The “evilution” of Charles Addams’s singularly eccentric family began long before|
the television and film interpretations made them icons of American popular culture.
Addams first created Morticia, Lurch, and The Thing in a cartoon published in a 1938
issue of the New Yorker—though he hadn’t named them at the time, or even conceived
of a family unit. (When he did name the deadly matriarch, he was inspired by the Yellow
Pages listing for “Morticians.”) Other characters were born and developed in a multitude
of Addams’s cartoons over the next twenty-six years, before the cheerfully creepy clan
debuted on ABC television in 1964 and later on the big screen, twice, in 1991 and 1993.
The Addams Family: An Evilution is the first book to trace The Addams Family history,
presenting more than 200 cartoons created by Charles Addams (American, 1912–1988)
throughout his prolific career; many have never been published before. Text by H. Kevin
Miserocchi, director of the Tee and Charles Addams Foundation, offers a revealing chronology
of each character’s evolution (for instance, did you know that Addams originally named Pugsley “Pubert”?),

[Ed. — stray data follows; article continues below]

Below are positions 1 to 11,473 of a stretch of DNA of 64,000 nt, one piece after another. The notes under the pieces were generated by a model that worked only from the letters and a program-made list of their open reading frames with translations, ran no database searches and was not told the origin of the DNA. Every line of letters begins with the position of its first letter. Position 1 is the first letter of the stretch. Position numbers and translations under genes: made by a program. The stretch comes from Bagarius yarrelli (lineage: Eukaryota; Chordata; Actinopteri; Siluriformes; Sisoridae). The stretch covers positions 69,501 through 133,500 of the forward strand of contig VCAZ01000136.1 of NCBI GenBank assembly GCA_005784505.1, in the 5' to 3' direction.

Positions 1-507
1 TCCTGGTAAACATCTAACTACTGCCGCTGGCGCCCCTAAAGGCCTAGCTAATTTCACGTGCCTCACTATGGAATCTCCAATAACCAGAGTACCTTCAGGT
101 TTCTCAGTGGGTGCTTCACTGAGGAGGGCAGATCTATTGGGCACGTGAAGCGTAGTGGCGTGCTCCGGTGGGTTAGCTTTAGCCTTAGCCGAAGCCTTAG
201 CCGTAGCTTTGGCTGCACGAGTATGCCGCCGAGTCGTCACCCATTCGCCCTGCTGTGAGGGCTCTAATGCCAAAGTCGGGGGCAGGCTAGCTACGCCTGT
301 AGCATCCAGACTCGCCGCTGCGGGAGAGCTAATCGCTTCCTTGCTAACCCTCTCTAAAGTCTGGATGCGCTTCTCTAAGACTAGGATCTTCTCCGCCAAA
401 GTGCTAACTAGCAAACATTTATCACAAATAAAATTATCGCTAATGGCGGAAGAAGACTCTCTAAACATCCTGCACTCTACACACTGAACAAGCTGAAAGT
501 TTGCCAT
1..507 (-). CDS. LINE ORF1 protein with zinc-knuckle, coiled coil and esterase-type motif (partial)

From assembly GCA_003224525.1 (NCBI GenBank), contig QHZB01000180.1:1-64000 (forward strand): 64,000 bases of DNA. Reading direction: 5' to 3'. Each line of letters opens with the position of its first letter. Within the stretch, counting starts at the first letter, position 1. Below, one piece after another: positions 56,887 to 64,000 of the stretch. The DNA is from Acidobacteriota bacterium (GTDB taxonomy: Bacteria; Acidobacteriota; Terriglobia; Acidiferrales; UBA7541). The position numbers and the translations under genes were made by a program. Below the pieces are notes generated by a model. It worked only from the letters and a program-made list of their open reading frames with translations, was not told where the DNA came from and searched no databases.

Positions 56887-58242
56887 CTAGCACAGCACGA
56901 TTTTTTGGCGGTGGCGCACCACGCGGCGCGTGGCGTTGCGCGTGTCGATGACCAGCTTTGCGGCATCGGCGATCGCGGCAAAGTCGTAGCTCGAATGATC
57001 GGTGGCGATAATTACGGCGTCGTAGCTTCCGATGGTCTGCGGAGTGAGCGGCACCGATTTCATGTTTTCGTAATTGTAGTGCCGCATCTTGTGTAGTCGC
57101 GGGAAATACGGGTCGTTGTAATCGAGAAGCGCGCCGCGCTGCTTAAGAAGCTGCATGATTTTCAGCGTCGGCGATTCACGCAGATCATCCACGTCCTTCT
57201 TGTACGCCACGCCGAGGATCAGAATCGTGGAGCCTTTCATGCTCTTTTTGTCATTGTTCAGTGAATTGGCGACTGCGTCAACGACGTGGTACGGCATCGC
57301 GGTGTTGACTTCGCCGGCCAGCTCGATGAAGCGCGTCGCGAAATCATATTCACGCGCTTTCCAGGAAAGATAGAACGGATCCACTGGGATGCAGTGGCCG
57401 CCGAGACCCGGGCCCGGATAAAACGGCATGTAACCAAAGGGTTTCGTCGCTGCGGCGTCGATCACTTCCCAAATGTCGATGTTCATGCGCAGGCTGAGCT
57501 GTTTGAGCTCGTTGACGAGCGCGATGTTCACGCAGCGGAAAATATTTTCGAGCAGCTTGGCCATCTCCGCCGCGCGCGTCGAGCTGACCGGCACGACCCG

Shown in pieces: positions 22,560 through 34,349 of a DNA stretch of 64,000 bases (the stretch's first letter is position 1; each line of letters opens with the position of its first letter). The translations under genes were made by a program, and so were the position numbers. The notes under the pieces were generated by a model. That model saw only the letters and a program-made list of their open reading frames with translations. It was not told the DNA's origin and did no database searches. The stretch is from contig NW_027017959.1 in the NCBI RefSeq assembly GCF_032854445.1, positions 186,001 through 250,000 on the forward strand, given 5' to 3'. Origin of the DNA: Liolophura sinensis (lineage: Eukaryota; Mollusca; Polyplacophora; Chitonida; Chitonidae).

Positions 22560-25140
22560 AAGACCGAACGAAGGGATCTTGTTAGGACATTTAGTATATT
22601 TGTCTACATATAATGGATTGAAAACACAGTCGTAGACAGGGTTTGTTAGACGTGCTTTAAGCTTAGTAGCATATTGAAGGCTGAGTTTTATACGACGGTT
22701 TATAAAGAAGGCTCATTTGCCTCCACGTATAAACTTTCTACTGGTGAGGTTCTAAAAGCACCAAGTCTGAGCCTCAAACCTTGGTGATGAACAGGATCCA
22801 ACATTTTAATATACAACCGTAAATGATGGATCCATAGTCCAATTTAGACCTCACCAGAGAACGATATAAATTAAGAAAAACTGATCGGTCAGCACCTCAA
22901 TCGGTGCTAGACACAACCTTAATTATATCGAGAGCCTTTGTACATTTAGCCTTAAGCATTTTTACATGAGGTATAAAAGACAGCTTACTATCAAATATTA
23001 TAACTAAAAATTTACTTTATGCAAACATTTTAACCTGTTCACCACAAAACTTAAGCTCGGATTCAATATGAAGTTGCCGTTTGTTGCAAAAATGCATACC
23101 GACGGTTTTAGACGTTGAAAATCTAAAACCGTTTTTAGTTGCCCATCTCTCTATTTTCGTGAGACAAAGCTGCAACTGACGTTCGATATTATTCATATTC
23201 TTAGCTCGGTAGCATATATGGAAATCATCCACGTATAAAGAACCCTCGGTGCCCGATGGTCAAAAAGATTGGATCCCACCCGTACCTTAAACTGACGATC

while Addams’s own incisive character descriptions, originally penned for the benefit of the television show
producers, introduce each chapter. As the presence of the Family continues to permeate generation
after generation, and in celebration of the Broadway musical debuting in 2010, this book reminds
us where these oddly lovable characters came from and, in doing so, offers a lasting tribute to
one of America’s greatest humorists. A phenomenon of rare proportion, The Addams Family is
the manifestation of one artist’s dark but irresistible wit, expressed with an uncommonly deft hand.
By Kevin Miserocchi. 224 pages with more than 200 cartoons (approximately 50 are published here
for the first time), many in color. Ten chapters explore each Addams Family character, as well as their
mansion (a “House To Die For”). Size: 8 x 10 inches. Smyth-sewn casebound book with jacket.